A gilt-bronze incense burner

17th-18th century

The censer of cylindrical form with flaring rim is supported on three cabriole feet. The spreading sides are set with two stylised angular handles. The recessed base is centred with a three-character mark Zui Mo Xuan.

8.2 cm high, 12.7 cm wide



Formerly in the collection of Jan Habbema, acquired in Indonesia prior to 1936, thence by descent in the family.

Jan Habbema formed a vast collection of Chinese art whilst stationed as a high official in Bojonegoro, Indonesia, until 1936. 


The base mark Zui Mo Xuan may be translated as ‘Drunken Ink Pavilion’, probably the name of a scholar’s studio.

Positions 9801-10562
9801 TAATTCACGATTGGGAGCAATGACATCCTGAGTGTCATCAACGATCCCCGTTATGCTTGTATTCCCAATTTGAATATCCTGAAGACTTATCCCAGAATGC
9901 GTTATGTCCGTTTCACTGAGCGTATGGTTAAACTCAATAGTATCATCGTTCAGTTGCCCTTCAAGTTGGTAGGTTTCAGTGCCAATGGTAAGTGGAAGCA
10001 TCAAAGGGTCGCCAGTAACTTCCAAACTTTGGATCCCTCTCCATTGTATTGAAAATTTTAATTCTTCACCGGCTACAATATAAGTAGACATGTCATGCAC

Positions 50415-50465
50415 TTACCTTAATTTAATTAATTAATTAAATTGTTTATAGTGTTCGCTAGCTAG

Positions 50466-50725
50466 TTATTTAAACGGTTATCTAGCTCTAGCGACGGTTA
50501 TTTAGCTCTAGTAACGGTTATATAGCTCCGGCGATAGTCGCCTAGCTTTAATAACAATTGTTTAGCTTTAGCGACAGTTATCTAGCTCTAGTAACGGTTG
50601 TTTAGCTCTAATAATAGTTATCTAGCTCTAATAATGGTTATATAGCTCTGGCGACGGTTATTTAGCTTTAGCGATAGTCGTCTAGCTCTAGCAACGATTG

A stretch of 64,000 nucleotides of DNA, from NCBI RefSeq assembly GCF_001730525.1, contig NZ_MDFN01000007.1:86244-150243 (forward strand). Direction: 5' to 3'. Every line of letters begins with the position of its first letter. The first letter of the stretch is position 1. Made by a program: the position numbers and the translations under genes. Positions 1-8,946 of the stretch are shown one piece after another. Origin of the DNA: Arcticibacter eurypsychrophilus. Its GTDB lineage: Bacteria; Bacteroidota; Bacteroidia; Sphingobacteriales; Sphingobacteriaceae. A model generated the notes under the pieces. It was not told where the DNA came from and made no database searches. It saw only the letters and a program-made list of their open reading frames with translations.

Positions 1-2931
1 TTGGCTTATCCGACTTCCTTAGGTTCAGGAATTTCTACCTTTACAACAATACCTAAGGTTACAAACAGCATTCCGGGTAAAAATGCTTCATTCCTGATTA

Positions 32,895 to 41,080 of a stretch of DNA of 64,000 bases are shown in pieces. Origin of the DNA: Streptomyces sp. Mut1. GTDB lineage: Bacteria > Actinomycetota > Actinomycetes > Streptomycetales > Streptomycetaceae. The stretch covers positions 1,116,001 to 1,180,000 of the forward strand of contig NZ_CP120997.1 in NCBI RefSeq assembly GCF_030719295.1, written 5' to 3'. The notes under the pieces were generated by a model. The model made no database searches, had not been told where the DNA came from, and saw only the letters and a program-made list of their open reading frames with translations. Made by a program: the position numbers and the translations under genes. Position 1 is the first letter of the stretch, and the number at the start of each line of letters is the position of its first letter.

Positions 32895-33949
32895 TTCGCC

Incense burners are one of the most distinctive of all Chinese cultural artefacts. According to the latest archaeological data, the earliest censers appeared in the Kingdom of Chu in the Warring States Period (475-221 BC), some 2700 years ago. It has been a permanent feature of all eras since then and became an extremely important object of daily use in the Ming and Qing dynasties as scholars became more nostalgic of the past.

An incense burner of similar shape with base mark Wan Zhu Zhai ‘Treasured Bamboo Studio’ from the Ulrich Hausmann collection was sold at Sotheby’s Hong Kong. This rare form can also be found in cloisonné, where the handles are in the shape of lion heads.

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